This year, COVID-19 caused some families to change how they celebrate Hanukkah.
ROANOKE – For Jewish families across the Commonwealth, the celebration started Dec. 10. Hanukkah, which translates to “dedication” in Hebrew, is an eight-day celebration, ending this year on Dec. 18. It dates back to the second century BC.
Some people believe Hanukkah is the “Jewish Christmas.” That’s not true. People call the holiday by a variety of names, including The Festival of Lights, Chanukkah, Feast of Dedication and Feast of the Maccabees. However, it is not a Christmas alternative.
“Hanukkah is actually a very minor holiday in the Jewish faith,” said Rabbi Kathy Cohen of Temple Emmanuel in Roanoke. “In America especially, it gets tied in with Christmas because the two are so close together in celebration.”
Cohen cited Yom Kippur (Day of Atonement), Passover, and Rosh Hashanah (Jewish New Year) as the most important holidays for the Jewish Faith.
A Change Due to COVID-19
While the tradition itself is ancient, this year’s celebrations might look a bit different. In a recent press conference where he announced new restrictions, Gov. Ralph Northam asked the Commonwealth to think about their form of worship this season.
“This year, we need to think about what is truly the most important thing. Is it the worship or the building? For me, God is wherever you are,” said Northam.
The good news is, when it comes to celebrations, the Festival of Lights is not a holiday that requires a crowd.
“Hanukkah is largely celebrated in the home,” said Cohen.
Cohen said that most synagogues do have some kind of dinner to celebrate the holiday, typically. This year, her congregation met in the synagogue’s parking lot. Temple staff brought Hanukkah-related treats and goodies to the cars.
“We also lit an 8×8 wooden menorah with a light bulb, but you get the idea,” Cohen said. “[We] had an FM radio station we had folks tune into, and we sang a few songs. We made it work.”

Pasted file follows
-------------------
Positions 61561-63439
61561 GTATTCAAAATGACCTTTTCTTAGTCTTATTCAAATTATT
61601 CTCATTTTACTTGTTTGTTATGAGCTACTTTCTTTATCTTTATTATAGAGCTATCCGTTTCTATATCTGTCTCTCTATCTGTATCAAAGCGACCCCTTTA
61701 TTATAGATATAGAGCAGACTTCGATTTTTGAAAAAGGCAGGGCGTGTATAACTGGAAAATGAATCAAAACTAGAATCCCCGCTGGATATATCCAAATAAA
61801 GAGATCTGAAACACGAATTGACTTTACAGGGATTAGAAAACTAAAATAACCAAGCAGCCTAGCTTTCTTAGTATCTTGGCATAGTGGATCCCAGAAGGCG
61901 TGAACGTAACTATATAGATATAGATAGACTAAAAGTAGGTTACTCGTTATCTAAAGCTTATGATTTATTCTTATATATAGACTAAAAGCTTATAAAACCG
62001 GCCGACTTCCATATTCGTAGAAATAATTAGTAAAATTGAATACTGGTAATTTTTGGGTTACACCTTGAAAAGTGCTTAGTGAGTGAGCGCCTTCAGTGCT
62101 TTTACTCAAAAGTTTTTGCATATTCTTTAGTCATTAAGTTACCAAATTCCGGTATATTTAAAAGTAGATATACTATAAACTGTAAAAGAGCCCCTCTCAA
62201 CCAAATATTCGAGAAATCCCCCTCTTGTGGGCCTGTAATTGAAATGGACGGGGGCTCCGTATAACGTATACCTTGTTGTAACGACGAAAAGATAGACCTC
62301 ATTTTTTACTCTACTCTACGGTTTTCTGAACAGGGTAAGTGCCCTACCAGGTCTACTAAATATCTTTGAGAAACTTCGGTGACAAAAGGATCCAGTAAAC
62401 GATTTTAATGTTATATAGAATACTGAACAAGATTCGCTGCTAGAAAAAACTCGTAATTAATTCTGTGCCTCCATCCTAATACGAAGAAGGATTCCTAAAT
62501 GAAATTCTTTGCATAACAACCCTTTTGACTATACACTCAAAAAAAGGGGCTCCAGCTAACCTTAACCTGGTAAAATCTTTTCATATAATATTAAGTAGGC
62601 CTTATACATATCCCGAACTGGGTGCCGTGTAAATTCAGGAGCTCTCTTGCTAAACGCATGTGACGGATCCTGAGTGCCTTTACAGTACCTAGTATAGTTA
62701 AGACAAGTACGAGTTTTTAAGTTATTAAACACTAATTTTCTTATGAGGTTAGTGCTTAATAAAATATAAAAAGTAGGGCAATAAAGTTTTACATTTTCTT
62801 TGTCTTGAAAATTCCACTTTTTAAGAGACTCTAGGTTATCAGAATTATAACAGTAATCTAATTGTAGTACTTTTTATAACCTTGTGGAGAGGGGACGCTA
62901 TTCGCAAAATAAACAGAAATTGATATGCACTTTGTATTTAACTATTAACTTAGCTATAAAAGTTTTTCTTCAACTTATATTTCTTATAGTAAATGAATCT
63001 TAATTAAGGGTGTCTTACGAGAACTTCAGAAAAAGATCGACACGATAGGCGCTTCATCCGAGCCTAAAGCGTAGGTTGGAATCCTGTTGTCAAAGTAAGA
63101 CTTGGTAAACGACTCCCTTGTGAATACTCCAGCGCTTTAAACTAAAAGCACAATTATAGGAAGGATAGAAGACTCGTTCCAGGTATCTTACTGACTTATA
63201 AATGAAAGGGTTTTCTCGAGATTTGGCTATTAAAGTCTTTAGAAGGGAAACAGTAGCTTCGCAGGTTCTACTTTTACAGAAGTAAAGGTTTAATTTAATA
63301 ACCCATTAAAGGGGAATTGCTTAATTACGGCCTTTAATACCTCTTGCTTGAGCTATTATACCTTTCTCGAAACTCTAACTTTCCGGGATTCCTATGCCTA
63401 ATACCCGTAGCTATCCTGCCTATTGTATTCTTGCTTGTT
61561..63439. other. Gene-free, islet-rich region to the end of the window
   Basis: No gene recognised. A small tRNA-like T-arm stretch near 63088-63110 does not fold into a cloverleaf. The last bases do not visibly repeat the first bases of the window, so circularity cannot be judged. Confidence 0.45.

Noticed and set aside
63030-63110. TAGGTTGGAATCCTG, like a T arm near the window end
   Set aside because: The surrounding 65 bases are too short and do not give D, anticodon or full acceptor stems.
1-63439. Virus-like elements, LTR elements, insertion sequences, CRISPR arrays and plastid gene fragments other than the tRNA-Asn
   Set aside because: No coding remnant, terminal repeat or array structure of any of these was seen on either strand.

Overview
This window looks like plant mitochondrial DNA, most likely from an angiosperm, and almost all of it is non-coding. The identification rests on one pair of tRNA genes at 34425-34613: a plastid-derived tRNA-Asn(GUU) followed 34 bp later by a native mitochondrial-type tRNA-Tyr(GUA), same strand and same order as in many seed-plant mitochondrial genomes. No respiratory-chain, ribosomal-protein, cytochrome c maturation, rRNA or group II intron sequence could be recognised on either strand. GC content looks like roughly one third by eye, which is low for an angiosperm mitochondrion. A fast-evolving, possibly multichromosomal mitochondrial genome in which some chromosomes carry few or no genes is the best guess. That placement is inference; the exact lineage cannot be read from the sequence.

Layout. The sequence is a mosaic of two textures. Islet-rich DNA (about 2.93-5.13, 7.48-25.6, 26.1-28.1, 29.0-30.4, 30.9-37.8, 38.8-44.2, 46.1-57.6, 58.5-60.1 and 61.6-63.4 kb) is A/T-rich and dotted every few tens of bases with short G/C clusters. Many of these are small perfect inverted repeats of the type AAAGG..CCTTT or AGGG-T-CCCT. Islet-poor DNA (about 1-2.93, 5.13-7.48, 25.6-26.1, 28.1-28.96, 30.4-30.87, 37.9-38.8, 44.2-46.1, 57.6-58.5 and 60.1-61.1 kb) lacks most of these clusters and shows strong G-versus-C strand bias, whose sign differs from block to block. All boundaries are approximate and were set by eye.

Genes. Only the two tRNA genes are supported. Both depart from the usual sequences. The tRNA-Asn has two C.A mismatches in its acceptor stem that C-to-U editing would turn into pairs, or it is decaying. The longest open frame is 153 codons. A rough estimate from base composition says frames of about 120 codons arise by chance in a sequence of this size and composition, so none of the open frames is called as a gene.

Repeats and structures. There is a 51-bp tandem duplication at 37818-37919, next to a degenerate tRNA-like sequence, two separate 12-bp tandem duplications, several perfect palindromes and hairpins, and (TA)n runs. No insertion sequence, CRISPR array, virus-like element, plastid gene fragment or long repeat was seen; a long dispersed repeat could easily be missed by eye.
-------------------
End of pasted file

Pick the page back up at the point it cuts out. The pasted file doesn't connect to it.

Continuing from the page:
In Richmond, Dovid Asher, rabbi at Keneseth Beth Israel, asked his congregation to reflect on the unique place they find themselves in this season.
“Hanukkah is particularly special this year as we are more homebound than we would normally really be,” said Asher. “Especially this year, we are forced to think about our home and our faith.”
What Is Hanukkah?
Hanukkah celebrations today look slightly different from what they did in 168 BC, but the account remains the same.
At that time, the Jewish people were oppressed by Antiochus IV Epiphanes, a Seleucid king who forced the Jews to worship Greek gods and desecrated their holy temple, the Second Temple, in Jerusalem. The Jewish people revolted, and in three years, the Jews reclaimed the Second Temple of Jerusalem. In celebration, the Jewish army leader, Judas Maccabeus, called on his people to purify the temple and reconstruct its alter and light its menorah.
According to the Talmud, one of Judaism’s most important texts, the miracle of Hanukkah occurred when the menorah only had enough pure olive oil to keep the candles lit for one day. However, the candles stayed lit for eight nights—allowing the Jews ample time to restore the temple. That event inspired today’s celebration.
Today, families don’t typically light a menorah. Instead, they light a hanukkiah. The two look very similar, and both have eight prongs. However, the hanukkiah has a ninth candle slot to light the other eight. Once lit, usually by the head of the family, the entire family recites Hebrew blessings. This is all done at sunset as to remember while their ancestors fought darkness with swords, today families fight darkness with light.
Giving Gifts at Hanukkah
Families also exchange gifts for each night of the celebration. They play traditional games and food, mostly fried in oil, is served.
While the candles’ traditional lighting takes place with the immediate family, slightly larger groups, no more than 10 in Virginia, according to Northam’s newest order, can meet outside to light the candles. Others, who want their elder relatives to be involved, are lighting their candles this year via video call. No matter the method, the message remains the same.
“Faith starts in the home. Are we living the values upheld in the faith? It really goes hand and hand. When we leave our home, we take our home, and our faith, with us wherever we go,” Asher said.
Erica Turman is a freelance writer with Dogwood. You can reach her at email@example.com.